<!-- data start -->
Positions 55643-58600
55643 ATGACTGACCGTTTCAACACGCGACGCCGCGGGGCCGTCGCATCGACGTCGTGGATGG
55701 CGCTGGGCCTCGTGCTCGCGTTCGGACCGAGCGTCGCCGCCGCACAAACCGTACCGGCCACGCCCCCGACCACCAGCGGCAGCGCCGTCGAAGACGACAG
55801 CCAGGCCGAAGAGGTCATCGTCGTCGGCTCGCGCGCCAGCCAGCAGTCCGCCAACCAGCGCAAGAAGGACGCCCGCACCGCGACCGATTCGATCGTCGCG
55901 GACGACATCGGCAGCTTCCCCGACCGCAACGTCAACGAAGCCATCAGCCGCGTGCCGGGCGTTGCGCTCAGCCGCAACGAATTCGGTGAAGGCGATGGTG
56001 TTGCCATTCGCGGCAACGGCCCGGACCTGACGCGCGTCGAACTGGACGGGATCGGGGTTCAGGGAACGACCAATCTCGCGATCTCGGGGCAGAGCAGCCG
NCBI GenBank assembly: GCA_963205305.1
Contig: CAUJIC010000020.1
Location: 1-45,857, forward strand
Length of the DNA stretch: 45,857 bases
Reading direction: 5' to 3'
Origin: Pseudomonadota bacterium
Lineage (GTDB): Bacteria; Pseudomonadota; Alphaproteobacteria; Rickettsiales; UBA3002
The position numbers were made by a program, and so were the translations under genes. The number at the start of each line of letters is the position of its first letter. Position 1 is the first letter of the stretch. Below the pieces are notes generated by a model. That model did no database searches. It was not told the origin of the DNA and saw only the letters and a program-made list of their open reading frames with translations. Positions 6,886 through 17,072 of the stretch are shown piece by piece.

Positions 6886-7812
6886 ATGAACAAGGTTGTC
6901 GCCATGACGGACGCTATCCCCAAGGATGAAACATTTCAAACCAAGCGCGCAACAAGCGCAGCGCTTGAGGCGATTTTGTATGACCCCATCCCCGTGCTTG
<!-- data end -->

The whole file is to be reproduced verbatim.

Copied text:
Positions 55643-58600
55643 ATGACTGACCGTTTCAACACGCGACGCCGCGGGGCCGTCGCATCGACGTCGTGGATGG
55701 CGCTGGGCCTCGTGCTCGCGTTCGGACCGAGCGTCGCCGCCGCACAAACCGTACCGGCCACGCCCCCGACCACCAGCGGCAGCGCCGTCGAAGACGACAG
55801 CCAGGCCGAAGAGGTCATCGTCGTCGGCTCGCGCGCCAGCCAGCAGTCCGCCAACCAGCGCAAGAAGGACGCCCGCACCGCGACCGATTCGATCGTCGCG
55901 GACGACATCGGCAGCTTCCCCGACCGCAACGTCAACGAAGCCATCAGCCGCGTGCCGGGCGTTGCGCTCAGCCGCAACGAATTCGGTGAAGGCGATGGTG
56001 TTGCCATTCGCGGCAACGGCCCGGACCTGACGCGCGTCGAACTGGACGGGATCGGGGTTCAGGGAACGACCAATCTCGCGATCTCGGGGCAGAGCAGCCG
NCBI GenBank assembly: GCA_963205305.1
Contig: CAUJIC010000020.1
Location: 1-45,857, forward strand
Length of the DNA stretch: 45,857 bases
Reading direction: 5' to 3'
Origin: Pseudomonadota bacterium
Lineage (GTDB): Bacteria; Pseudomonadota; Alphaproteobacteria; Rickettsiales; UBA3002
The position numbers were made by a program, and so were the translations under genes. The number at the start of each line of letters is the position of its first letter. Position 1 is the first letter of the stretch. Below the pieces are notes generated by a model. That model did no database searches. It was not told the origin of the DNA and saw only the letters and a program-made list of their open reading frames with translations. Positions 6,886 through 17,072 of the stretch are shown piece by piece.

Positions 6886-7812
6886 ATGAACAAGGTTGTC
6901 GCCATGACGGACGCTATCCCCAAGGATGAAACATTTCAAACCAAGCGCGCAACAAGCGCAGCGCTTGAGGCGATTTTGTATGACCCCATCCCCGTGCTTG